The moped adventure was quite the experience. No I didn’t crash, but the roads, some of which were all dirt, were quite treacherous. Thailand engineers must not believe in switchbacks since a majority of the roads just went straight over the mountains. Some were so steep that with two people on the bike, the brakes could barely stop us going downhill. I have learned a lot since my incident on Ko Lanta and wasn’t so much worried about crashing. Instead I was terrified of putting a scratch in the moped. In Thailand, and especially Ko Tao, renting a moped can be a huge scam. If you put any scratch, no matter how small, on the moped, you have to pay for the entire cost of the replacement part. This business model allows them to make money when they rent you the bike for only $3 USD a day.
Anyway while going down was quite the challenge, going up was even more difficult. Some hills were so steep that the moped couldn’t make it up with both of us on it. Being the gentleman I am, I made Antonela walk. I had no choice, I was the one who signed to drive. The views and the hidden beaches found while cruising the island were comparable to those seen on postcards. Plus I had a cute blonde on the back of my moped. I was in paradise.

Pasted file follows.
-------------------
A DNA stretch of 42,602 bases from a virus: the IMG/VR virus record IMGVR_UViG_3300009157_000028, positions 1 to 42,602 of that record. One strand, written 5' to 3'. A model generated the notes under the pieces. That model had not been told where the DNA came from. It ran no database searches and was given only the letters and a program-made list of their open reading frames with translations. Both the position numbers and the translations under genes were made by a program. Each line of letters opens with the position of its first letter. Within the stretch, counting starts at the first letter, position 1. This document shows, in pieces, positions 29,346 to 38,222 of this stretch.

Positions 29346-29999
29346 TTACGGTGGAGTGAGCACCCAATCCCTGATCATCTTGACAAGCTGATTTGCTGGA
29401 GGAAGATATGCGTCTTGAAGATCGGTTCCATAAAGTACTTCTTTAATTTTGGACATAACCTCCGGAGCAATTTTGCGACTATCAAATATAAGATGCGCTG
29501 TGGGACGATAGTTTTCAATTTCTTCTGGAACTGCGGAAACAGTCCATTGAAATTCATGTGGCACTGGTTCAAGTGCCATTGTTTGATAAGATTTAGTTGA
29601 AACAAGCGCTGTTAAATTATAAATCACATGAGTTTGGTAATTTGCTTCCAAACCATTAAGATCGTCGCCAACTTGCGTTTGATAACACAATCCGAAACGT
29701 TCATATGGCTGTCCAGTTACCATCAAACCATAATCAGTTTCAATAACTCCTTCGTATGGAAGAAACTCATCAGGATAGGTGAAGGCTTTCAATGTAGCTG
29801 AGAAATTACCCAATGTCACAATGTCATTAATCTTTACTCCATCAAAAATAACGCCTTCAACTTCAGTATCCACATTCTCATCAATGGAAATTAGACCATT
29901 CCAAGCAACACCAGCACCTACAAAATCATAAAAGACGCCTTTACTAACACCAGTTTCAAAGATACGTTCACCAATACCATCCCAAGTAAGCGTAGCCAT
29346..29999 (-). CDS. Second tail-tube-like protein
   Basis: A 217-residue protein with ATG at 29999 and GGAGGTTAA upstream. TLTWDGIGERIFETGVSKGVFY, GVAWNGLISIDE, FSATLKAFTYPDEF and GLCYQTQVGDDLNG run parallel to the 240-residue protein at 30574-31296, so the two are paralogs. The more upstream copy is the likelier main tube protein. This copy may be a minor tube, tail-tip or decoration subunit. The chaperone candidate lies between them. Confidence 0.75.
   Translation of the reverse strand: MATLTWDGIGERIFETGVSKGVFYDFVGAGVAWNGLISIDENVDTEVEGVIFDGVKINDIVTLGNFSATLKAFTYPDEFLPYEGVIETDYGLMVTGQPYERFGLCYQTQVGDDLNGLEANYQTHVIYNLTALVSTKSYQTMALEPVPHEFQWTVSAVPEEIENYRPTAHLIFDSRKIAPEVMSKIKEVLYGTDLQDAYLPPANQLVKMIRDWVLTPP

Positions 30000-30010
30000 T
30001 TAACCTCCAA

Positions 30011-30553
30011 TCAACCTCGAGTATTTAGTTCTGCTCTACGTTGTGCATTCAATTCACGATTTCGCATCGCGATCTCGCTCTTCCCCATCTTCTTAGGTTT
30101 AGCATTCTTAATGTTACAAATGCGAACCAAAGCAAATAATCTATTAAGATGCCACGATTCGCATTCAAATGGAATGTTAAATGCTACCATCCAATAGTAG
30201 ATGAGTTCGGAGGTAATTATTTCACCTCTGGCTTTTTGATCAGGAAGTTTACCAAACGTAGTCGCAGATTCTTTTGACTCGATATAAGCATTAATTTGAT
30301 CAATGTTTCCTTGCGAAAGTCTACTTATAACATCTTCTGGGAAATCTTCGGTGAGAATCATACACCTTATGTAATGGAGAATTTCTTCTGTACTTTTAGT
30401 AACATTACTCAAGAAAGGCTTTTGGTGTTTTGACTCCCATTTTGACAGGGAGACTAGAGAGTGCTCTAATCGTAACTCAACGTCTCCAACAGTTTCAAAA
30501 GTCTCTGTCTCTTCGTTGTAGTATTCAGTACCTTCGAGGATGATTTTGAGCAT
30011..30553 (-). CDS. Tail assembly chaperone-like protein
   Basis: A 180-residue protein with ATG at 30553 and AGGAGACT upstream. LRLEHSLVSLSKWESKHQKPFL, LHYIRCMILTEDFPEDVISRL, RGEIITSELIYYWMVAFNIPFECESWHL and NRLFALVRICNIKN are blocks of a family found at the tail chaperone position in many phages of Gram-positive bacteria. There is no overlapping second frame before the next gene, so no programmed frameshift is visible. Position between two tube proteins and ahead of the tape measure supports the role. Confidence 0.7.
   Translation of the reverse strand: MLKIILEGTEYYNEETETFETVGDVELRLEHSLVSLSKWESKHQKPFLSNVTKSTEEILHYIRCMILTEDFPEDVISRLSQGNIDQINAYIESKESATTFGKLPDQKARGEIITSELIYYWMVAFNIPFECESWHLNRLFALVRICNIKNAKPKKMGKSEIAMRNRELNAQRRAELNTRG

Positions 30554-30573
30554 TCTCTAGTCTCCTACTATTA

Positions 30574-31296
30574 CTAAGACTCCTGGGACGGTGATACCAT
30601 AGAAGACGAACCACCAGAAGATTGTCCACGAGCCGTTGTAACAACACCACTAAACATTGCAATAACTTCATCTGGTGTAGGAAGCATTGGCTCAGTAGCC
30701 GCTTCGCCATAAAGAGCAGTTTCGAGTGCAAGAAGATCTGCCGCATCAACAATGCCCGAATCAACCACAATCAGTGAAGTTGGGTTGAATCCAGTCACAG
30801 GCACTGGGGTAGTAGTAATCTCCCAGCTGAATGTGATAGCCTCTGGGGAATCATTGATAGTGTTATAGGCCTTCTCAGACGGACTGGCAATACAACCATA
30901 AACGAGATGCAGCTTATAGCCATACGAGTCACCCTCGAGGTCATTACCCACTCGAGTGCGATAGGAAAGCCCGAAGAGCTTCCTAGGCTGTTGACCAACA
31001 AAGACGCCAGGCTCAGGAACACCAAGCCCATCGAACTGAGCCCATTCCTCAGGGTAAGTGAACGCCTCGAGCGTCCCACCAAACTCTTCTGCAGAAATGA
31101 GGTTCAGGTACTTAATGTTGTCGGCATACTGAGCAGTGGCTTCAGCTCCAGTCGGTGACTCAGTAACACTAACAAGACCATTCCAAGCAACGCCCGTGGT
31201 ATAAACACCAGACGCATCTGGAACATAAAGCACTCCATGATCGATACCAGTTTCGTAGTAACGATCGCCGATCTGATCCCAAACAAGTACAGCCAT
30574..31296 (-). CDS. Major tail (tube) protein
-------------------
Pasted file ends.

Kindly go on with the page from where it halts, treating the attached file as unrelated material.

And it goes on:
That night Antonela and I went to this Thai conservation festival on the island. Plastic rubbish, especially plastic bags, are ruining Thailand’s beaches. This festival was designed to bring awareness to this issue. The main act at the festival’s concert was this Thai rapper. I never really got his name, but to me, he sounded like a mixture of Jay Z, Fergi, and Enrique Iglesias. Apparently this guy is a big name in Thailand. I would estimate that at the concert there were probably several thousand people of which the majority were Thai. The music was interesting and so was accompanying Thai dancing. Though the best part of going to the concert was that, despite being forty feet from the stage, I had absolutely no trouble seeing. Love being tall in a short country.
Unfortunately after the concert, one of those typical European DJs came on; the kind that drops the same beat over and over and over again. Twenty minutes in I decided to leave. I said my goodbyes to Antonela and just like that, my one and half day friendship was over.
I can’t remember what I did the next morning, but it probably involved drinking copious amounts of coffee. Coffee like booze on the island was cheap, was everywhere, and was very tasty. I saw to it that I rekindled my addiction.